Me, My Selfie and I: Redefining Beauty and Flaws in "Selfie"Juliane Hiam
Harper Glantz, 15 (my daughter,) and I were subjects in Cynthia Wade’s short film Selfie (created with support from Dove and the Sundance Institute) that premiered at the Sundance Film Festival this week. The following is a narrative account, by Harper in her own words, of being in the film and being confronted with the question “What is Beauty?”
“Please excuse the interruption. Will the following students please report to the main office: Harper Glantz…”
Wait, What? Harper Glantz? Harper Glantz? Staring expectantly at me, my math teacher was like, “Well, go ahead, Harper.”
I walked out of the class. Halls empty. I NEVER get called down to the office. My mind raced as I speed-walked towards the office from the F-wing.
I swung open the dated glass doors into the office entrance, “Um…I was called here…” The desk lady was like,”–Yeah, hon. Step right into that office, please. Nope, honey. That office.”
I had never known whose office this was. The door was always closed.
“Hi, you wanted to see me…?”
“–Yes! Hi, SO glad you could make it! Come grab a chair!”
(Should I introduce myself, or…Yeah, I’ll –)
“Hi, I’m Harper.”
“Yes, Harper Glantz, that’s right.” They said it as if correcting me.
There were two women with clipboards whom I had never seen before and they quickly started describing why they had come. They explained that they had gotten a grant from Dove to work on a short documentary, exploring definitions of beauty according to a group of high school girls and their mothers. They wanted to talk to us and our mothers about beauty, and they would be exploring this topic in part, through the “art” of selfies. Huh, selfies? Cool.
“We were just wondering which of you girls might be interested in being photographed and maybe interviewed with your moms for the film.”
Everyone was almost speechless, not quite making sense of it all until we went around the table. Responses varied:
“Um…I have to talk to my mom about it and stuff, first.”
“Yeah, totally! Like, I love being photographed!”
“What did you say this is for, again?”
The two women mentioned it would be premiered at Sundance film festival. I was immediately all in.
As I learned more, I felt amazingly surprised at the boldness and honesty of the project. And I realized what an existential question they raised, “What is Beauty?” I had never really thought about it. I knew people wanted to be beautiful. I could list things that are beautiful. But, what is it? I realized I didn’t know. As soon as I opened my mouth to answer, I realized the complexity and murkiness of the question.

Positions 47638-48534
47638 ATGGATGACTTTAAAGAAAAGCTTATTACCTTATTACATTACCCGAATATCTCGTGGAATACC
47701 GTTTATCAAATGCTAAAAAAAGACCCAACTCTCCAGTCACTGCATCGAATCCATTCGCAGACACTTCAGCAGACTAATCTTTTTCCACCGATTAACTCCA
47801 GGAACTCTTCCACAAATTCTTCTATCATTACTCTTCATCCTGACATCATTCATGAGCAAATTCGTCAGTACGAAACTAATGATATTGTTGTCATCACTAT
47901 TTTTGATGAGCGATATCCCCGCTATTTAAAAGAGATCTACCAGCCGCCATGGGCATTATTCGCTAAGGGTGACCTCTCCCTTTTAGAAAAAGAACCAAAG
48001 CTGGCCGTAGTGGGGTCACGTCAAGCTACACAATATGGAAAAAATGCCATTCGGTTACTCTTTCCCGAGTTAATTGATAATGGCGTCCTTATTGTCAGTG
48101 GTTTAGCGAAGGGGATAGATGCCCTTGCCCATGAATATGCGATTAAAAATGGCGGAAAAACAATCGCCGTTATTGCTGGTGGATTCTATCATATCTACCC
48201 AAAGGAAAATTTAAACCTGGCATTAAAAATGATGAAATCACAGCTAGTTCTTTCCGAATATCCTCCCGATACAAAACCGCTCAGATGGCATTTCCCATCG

I was interviewed with my mother, and we were asked stuff about what I had learned about beauty from her, and vice versa. It forced me to consider the truth — that her insecurities had become mine too. But she is just so beautiful, and people tell her she is strikingly so. I wish she could see herself without imaginary flaws. But then again, I can’t see myself that way either. Coincidence?
But what exactly is Beauty? From what I can manage, it seems that some beauty is not observed at a glance, but takes time to comprehend as we experience another person.
Beauty is something original and kind. What makes something beautiful is its ability to inspire. Beauty is what makes you feel beautiful.
Beauty is mistaken for a mask you can wear. We trick ourselves into putting on beautiful costumes, but maybe what makes make-up and silly clothes beautiful is their ability to make us feel beautiful, and so we are.
My mom is so beautiful, I’d rather hear that I look like her, than that I look beautiful. The associations we have with beauty, is what defines it. So, beauty is different for every person.
But it seems unanimous that Beauty is also being creative and compassionate.
The selfie component of the project created a device to self-appreciate and self-express on a more personal level than formal portrait photography. We were asked specifically to capture the aspects of our appearances that we normally hide from the camera because we were ashamed or embarrassed of them. For example, in photos I have always tried to hide the bulkiness of my arms.
It came to me standing in front of a mirror zipping and unzipping my sweatshirt, trying to expose my arms fully and snap a picture for the film. I should have just said I was self-conscious about my big toe. However, I didn’t realize what an obstacle I was overcoming by taking that picture.
Watching and being part of this process has incredibly impacted my general perspective, and has echoed louder and louder through many aspects of daily life. One small gesture which has specifically resonated is the following: I didn’t own any tank tops for the Selfie photo-shoot, so we actually had to go to great lengths to find one for me to wear in the pictures. Because of the way the experience changed the way I feel about my arms, a few days later I went with my mom and purchased a couple of tank tops, as an homage to the gods of filmmaking. Even as I wear them under a T-shirt, I feel the spirit of those women who stood behind the camera and told me I was beautiful, and so I smile.
The women I met made an immense impact on me because of their braveness in looking critically at the way beauty has been manifested in this culture. It was the first time I was confronted with a question of this caliber, realizing it was one I had avoided because it is sensitive. But I feel after going on this journey with them, my mom, and the other girls, I can walk a little taller and spread my arms out with pride.
I thank all of the people, male and female, who worked on this film, for opening my eyes to a confidence I never knew I had, and learning more about my mom and my friends so we can grow together as a community of women. We all need a boost of reassurance and appreciation in our lives, and they have given me mine on an extraordinary scale. What a beautiful thing they have done.